What's in an ENERGUIDE rating? Power Smart new homes offer hidden value
Consider adding efficiency performance to your criteria
If you're planning a move, chances are that the energy efficiency of potential homes may not top your list of must-have features. Most of us consider the location, the number of bedrooms and bathrooms, and the price long before we look at the insulation and the heating system of a house, if we look at them at all.
One of the challenges of sharing the value of efficient homes is that it's not value that you can see. Unlike a new roof or a gourmet kitchen, energy efficiency starts with the building envelope, hidden from the keen eyes of potential homebuyers.
But while it may never be the most significant step on your house-hunting journey, don't forget about energy efficiency entirely.
That's the message that Cynthia Curll, manager of BC Hydro's Power Smart New Home program, wants to get out to prospective homebuyers. The program works with builders and developers to encourage them to build energy-efficient homes, and educates consumers on the higher value that these homes offer. The result is homes that are more comfortable, healthier and can yield lower energy costs.
Energy savings are savings that deliver, year after year
Power Smart homes use up to 30 per cent less energy than an average home on the market and feature energy-efficient technologies such as ENERGY STAR®-rated lighting, appliances, ventilation and windows.
As Curll explains, one of the biggest benefits of a Power Smart new home is that owners can see energy savings from the entire house, for years to come.
"When doing renovations, you're usually looking at making piecemeal improvements, but if you're shopping for a new home, you have the opportunity to look at your house as a system and achieve energy savings throughout the house," she says.
Those energy savings are starting to catch on with homeowners and builders alike. While energy efficient design still isn't a leading trend for new homes, it's a growing one, Curll says. The cost of implementing some energy-efficient technology is coming down, making it more affordable and feasible for builders and developers. Planning with energy-efficiency in mind from the start can save both builders and buyers time and money during the home-building journey, explains Curll. For example, if the right systems for the client's heating and ventilation needs are considered at the beginning, then the right size of room for the mechanical equipment will be designed reducing waste and costs.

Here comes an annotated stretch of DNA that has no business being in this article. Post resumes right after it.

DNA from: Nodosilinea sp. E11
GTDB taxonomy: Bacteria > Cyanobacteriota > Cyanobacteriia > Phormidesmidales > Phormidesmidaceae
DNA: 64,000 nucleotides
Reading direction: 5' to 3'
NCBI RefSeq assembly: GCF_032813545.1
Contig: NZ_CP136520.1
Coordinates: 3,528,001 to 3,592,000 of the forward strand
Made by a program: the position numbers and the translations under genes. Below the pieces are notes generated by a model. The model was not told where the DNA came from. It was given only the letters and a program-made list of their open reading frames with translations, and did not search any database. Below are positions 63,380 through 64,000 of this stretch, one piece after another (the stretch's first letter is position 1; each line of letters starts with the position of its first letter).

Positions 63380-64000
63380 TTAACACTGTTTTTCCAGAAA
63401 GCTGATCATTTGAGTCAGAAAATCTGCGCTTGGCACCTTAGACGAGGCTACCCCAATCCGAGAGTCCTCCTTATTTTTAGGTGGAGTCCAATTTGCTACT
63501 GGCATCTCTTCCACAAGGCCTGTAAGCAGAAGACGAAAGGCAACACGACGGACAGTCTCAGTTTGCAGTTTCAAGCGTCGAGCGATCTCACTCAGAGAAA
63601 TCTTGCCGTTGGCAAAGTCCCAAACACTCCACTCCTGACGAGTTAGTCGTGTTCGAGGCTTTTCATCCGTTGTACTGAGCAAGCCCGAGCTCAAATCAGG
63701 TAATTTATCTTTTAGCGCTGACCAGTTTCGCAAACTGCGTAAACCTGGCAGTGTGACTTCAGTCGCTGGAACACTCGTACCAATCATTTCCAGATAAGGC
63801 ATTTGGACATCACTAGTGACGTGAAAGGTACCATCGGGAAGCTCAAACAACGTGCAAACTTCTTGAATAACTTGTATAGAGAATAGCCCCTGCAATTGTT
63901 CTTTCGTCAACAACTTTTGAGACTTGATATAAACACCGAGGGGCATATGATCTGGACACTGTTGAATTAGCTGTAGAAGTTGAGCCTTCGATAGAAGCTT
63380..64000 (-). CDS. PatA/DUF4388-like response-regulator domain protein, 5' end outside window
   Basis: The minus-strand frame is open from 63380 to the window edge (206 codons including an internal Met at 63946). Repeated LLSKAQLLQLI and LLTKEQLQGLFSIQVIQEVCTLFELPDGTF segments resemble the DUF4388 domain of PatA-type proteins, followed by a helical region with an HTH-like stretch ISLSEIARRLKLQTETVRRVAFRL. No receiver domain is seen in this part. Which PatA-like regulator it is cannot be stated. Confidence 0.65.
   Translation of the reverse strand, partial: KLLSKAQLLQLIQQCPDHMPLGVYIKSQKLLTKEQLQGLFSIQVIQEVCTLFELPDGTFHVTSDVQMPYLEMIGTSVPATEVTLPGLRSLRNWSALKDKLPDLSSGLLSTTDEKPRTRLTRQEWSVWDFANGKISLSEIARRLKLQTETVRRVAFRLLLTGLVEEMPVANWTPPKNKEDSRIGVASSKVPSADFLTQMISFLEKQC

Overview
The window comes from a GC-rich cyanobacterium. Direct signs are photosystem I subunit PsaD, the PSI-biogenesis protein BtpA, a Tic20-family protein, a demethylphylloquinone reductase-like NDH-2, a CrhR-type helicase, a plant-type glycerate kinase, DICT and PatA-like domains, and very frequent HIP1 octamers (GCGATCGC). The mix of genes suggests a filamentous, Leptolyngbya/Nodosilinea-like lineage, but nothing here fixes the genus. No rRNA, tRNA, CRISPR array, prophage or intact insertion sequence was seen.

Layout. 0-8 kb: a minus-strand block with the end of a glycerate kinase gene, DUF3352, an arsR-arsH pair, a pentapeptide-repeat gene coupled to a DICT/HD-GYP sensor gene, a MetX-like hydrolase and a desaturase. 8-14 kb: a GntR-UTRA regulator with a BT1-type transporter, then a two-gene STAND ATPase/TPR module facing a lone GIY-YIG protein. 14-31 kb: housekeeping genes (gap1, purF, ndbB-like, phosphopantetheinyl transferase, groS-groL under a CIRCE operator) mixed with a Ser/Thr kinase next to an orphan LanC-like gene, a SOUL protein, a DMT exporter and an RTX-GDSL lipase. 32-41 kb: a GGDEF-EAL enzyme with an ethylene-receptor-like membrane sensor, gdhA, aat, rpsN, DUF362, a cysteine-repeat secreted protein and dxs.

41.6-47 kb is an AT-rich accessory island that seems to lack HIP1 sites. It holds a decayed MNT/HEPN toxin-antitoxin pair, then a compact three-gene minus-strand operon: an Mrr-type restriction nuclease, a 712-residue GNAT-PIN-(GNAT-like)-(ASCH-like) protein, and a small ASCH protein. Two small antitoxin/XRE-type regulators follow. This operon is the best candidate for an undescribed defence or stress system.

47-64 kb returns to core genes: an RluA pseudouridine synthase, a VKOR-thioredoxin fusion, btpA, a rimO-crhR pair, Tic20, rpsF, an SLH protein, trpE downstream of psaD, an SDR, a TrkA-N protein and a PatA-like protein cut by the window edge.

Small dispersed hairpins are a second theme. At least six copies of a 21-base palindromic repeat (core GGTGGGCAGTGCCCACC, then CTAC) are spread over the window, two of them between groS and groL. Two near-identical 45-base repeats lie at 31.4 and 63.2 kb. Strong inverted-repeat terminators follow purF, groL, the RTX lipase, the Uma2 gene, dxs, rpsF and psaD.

And increasingly, potential buyers are interested in long-term energy costs and home comfort.
"You're even starting to see the ENERGUIDE rating for some homes listed on MLS (Multiple Listing Service) and some realtors even list the rating as a selling point, similar to a Walkscore," Curll says. The popularity of energy efficiency as an important feature is only expected to grow in the years to come, thanks to rising standards in the updated B.C. Building Code expected in December 2014, and higher energy costs for many customers.
ENERGUIDE ratings offer insight for existing homes too
The ENERGUIDE rating is the key for the Power Smart New Home program, but homeowners can use it to evaluate older homes as well.
Developed by Natural Resources Canada, an EnerGuide rating is a standard measure of a home's energy performance. A rating of 0 represents a home with major air leakage, no insulation and extremely high energy consumption. A rating of 100 represents an airtight, well insulated, sufficiently-ventilated home that requires no purchased energy.
Power Smart new homes are required to achieve at least ENERGUIDE 80, higher than what's required by the B.C. Building Code.